Tag Archives: Employment Costs

Personal Income, Employment Cost and Implications for Inflation

Monday morning, Rosenberg, in his eponymously named economic commentary “Breakfast with Dave”, continues to point out that deflation is a bigger risk currently than inflation. He states,

There is no more significant source of inflation than the U.S. labour market and we found out on Friday that total employment costs slowed to just +0.4% in Q3 and the YoY trend is extremely tame, at +1.9%. Wages came in at +0.3% sequentially and just +1.5% on a YoY basis.

By examining today’s Personal Income and Outlays data and Friday’s Employment Compensation data (cited by Rosenberg) let’s see what they are indicating about inflation.

First of quick summary of the two reports; As of Q3’10, quarter over quarter growth rate in Employment Compensation has slowed to .4% from .5% and .6% in the prior two quarters. Consensus for Q3 was .5%. Wages and Salary quarter over quarter % change was .45%. It has remained in a tight range, from .36%-.45% from the past 5 quarters. There continues to be no strong rebound in wage increases with employment costs remaining under 2% year over year.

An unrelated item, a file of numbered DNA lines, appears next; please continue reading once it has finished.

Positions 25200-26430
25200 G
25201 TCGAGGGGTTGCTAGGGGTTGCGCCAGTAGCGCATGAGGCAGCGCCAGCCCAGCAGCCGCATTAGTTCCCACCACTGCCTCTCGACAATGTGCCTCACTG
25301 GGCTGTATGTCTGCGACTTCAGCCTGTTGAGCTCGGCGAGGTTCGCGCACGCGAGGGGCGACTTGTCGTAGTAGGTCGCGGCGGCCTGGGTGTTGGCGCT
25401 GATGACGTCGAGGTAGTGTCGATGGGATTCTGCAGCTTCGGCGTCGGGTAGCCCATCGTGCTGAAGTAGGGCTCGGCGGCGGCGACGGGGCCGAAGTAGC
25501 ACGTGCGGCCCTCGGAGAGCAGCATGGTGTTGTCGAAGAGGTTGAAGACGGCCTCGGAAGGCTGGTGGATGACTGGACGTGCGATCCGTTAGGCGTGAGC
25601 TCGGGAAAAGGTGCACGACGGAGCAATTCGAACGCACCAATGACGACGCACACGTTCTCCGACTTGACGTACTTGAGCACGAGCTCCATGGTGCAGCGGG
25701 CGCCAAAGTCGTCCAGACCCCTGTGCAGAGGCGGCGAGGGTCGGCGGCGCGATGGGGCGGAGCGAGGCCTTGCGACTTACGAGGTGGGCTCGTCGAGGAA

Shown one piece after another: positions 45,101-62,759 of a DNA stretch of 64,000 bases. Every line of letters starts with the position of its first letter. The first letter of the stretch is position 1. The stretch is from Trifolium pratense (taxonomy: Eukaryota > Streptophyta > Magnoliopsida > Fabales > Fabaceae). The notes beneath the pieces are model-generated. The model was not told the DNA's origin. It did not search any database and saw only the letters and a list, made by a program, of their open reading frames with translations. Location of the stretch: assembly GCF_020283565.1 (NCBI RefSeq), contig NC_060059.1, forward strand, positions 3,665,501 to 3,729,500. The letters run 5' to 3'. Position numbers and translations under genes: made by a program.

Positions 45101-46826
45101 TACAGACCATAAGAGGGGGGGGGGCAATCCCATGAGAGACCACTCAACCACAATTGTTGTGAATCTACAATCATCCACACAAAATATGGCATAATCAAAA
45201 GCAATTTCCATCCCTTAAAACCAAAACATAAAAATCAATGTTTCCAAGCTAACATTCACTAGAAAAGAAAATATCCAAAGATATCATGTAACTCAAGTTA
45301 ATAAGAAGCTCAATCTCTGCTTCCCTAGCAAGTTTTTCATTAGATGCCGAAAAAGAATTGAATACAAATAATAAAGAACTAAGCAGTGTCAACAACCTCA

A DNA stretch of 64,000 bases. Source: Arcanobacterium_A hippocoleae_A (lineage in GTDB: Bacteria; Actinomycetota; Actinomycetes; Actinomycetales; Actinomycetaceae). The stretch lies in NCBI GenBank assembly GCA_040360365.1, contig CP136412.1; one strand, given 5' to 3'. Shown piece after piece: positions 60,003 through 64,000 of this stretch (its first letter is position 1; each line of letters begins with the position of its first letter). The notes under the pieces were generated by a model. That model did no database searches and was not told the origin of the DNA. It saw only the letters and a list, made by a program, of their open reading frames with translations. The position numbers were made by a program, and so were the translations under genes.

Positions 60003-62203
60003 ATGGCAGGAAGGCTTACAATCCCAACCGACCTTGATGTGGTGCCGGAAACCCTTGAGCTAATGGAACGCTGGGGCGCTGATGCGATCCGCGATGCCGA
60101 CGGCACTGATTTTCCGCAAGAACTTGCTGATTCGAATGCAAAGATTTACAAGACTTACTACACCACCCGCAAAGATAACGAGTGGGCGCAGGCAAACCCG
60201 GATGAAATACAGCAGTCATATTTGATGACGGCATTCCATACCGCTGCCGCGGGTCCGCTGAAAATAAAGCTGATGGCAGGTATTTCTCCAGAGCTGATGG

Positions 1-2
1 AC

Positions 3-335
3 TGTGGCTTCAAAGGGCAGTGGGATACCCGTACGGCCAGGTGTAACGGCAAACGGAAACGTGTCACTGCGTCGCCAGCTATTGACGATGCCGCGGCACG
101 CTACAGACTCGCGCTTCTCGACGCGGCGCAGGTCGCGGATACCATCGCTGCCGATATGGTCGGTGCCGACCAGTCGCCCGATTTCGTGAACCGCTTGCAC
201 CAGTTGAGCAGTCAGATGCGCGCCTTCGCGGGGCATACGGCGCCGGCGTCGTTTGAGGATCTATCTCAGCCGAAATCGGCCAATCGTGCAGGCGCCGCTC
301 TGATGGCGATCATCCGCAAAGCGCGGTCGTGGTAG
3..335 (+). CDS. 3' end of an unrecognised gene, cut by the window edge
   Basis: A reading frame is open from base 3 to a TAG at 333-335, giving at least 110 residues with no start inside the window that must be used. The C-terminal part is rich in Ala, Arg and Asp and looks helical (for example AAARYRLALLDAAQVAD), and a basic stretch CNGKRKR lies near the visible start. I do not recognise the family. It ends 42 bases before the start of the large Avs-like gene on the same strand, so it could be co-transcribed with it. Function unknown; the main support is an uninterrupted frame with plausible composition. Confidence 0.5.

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Friday’s Economic Data: Green Light for QE2

There was no shortage of economic data released today however there were no major moves in the indices as everyone seems to be waiting for the Fed’s announcement next Wednesday. Released today were GDP, Employment Cost Index, Consumer Sentiment and Chicago PMI. Let’s have a look in that order.


GDP came in at 2.0% growth quarter over quarter (SAAR) which was in line with expectations. Personal consumption showed surprising strength, contributing 1.8% to growth with change in inventory levels also contributing 1.4%. Inventory restocking continues to be a strong contributor to GDP growth since late 2009 and it remains to be seen how long this will last. GDP growth continues, albeit at a rate slower than typical recoveries. For further reading on what the Consumer Metrics Growth Index says about Q4 GDP, see here.

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